Using this chaincode

Each of the functions can be invoked with arbitrary arguments. The name of the function is of the format


If a name is given in the constructor then it will be prefixed separated by a : (colon)

assuming that you have a fabric up and running with the appropriate environment variables set

$ peer chaincode install --lang node --name mycontract --version v0 --path ~/chaincode-examples
$ peer chaincode instantiate --orderer localhost:7050 --channelID mychannel --lang node --name mycontract --version v0 -c '{"Args":["UpdateValuesContract:setup"]}'

Will get things working... Then you can invoke the chaincode via this command.

$ peer chaincode invoke --orderer localhost:7050 --channelID mychannel -c '{"Args":["UpdateValuesContract:getAssetValue"]}' -n mycontract4

Additional support provided by the SmartContract class

In the case where you ask for a function to be executed, it could be the case that this doesn't exist. You can provide you own function to be executed in this case, the default is to throw and error but you're able to customise this if you wish.

For example

	 * Sets a name so that the functions in this particular class can
	 * be separated from others.
	constructor() {

	/** The function to invoke if something unkown comes in.
	async unknownTransaction(ctx){		
        throw new Error('a custom error message')

	async beforeTransaction(ctx){`Transaction ID: ${ctx.stub.getTxID()}`);

	async afterTransaction(ctx,result){
		// log result to preferred log implementation
		// emit events etc...

Structure of the Transaction Context

In Fabric, there is a stub api that provides chaincode with functionality. No functionality has been removed, but a new approach to providing abstractions on this to facilitate programming.

user additions: additional properties can be added to the object to support for example common handling of the data serialization.

The context object contains

  • ctx.stub the same stub instance as in earlier versions for compatibility
  • ctx.identity and instance of the Client Identity object

You are at liberty to create a subclass of the Context to provide additional functions, or per-transaction context storage. For example

	 * Custom context for use within this contract
		return new ScenarioContext();

and the Context class itself is

const { Context } = require('fabric-contract-api');

class ScenarioContext extends Context{


		return this.stub.createCompositeKey('type',['keyvalue']);


Node.js Chaincode API rules

Definitions as per

  • All the functions that are present in the prototype of a class that extends Contract will be invokable
  • The exports from the node module MUST include contracts that is an array of constructors (1 or more)
  • Each class MAY call in it's constructor pass a name. This is prefixed to each of the function names by an _ (underscore)
  • Each class MAY define functions that are executed before and functions that are executed after the invoked function.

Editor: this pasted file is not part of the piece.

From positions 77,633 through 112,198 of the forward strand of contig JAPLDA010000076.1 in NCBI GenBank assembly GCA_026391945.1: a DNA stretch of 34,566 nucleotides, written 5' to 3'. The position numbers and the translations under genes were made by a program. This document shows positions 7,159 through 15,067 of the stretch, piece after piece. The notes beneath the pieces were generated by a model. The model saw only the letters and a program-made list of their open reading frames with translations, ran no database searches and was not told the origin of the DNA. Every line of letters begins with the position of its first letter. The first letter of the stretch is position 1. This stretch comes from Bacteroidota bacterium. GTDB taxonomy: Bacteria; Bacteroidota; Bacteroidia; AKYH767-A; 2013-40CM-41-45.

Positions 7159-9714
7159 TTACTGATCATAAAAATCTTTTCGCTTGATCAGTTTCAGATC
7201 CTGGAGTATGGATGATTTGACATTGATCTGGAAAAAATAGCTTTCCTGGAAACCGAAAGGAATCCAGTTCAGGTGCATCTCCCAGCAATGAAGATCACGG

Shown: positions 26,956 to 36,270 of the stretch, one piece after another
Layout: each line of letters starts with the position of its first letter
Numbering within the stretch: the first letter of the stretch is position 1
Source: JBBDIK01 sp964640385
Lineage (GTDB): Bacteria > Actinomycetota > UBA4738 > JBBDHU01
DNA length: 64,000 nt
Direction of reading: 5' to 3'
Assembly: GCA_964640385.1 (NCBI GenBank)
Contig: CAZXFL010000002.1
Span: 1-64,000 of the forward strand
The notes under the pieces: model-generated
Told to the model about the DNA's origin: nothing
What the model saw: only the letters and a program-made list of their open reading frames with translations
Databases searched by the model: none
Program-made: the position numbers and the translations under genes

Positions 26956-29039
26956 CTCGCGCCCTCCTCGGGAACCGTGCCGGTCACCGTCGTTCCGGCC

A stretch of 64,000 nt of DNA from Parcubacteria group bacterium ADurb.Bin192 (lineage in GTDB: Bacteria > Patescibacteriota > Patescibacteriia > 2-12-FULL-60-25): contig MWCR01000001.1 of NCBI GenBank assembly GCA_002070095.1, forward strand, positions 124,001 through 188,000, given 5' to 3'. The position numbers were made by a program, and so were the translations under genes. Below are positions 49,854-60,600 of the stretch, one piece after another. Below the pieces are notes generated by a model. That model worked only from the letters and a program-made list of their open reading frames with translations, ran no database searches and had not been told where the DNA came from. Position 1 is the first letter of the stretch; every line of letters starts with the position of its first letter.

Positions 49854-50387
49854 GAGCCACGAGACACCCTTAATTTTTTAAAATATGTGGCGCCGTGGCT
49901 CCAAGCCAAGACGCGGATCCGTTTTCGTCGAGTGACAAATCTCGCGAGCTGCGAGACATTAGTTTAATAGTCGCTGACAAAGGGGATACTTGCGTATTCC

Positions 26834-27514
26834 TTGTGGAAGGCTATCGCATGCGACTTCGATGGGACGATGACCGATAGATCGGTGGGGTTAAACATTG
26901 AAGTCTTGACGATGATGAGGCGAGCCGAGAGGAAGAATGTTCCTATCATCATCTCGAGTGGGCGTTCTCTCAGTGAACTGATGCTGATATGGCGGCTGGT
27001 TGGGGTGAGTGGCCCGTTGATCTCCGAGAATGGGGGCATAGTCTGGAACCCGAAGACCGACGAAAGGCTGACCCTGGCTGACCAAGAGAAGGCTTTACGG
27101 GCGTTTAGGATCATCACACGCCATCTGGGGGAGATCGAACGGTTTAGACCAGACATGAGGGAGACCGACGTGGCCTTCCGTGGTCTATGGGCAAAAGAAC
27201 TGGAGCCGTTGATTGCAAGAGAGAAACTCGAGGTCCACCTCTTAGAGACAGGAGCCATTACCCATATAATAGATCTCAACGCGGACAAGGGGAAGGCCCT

• These are part of the same fabric transaction
    • They are scoped per name
  • Each class MAY define a function that would be executed if a matching function name does not exist; otherwise a 'no function exists' error will be thrown
  • If too many parameters are passed, they will be discarded
  • If too few parameters are passed, then the remainder will be set to undefined
    • as per node.js language standard
  • Duplicate function names in a single class is an error
  • Any function that is dynamically added will not be registered as an invokable function
  • There are no specific function that is invoked per Fabric's init chaincode spi. The instantiate flow can pass function name and parameters; therefore consider a dedicated function that will be called for new chaincode deployments, and for upgrade deployments.

Restrictions on programming in side a Contract function

Hyperledger Fabric's consensus algorithm permits the ability to use general purpose languages; rather than a more restrictive language. But the following restrictions apply

  • Functions should not create random variables, or use any function whose return values are functions of the current time or location of execution
    • i.e. the function will be executed in another context (i.e. peer process). This could potentially be in a different time zone in a different locale.
  • Functions should be away that they may read state, and write state. But they are producing a set of changes that will be applied to the state. The implication is that updates to the state may not be read back.
let v1 = getState("key")
v1=="hello" // is true

let v2 = getState("key")
v2=="world" // is false,  v2 is "hello"

In any subsequent invocation, the value would be seen to be updated.

Note that if you have use any Flux architecture implications such as Redux, the above restrictions will be familiar.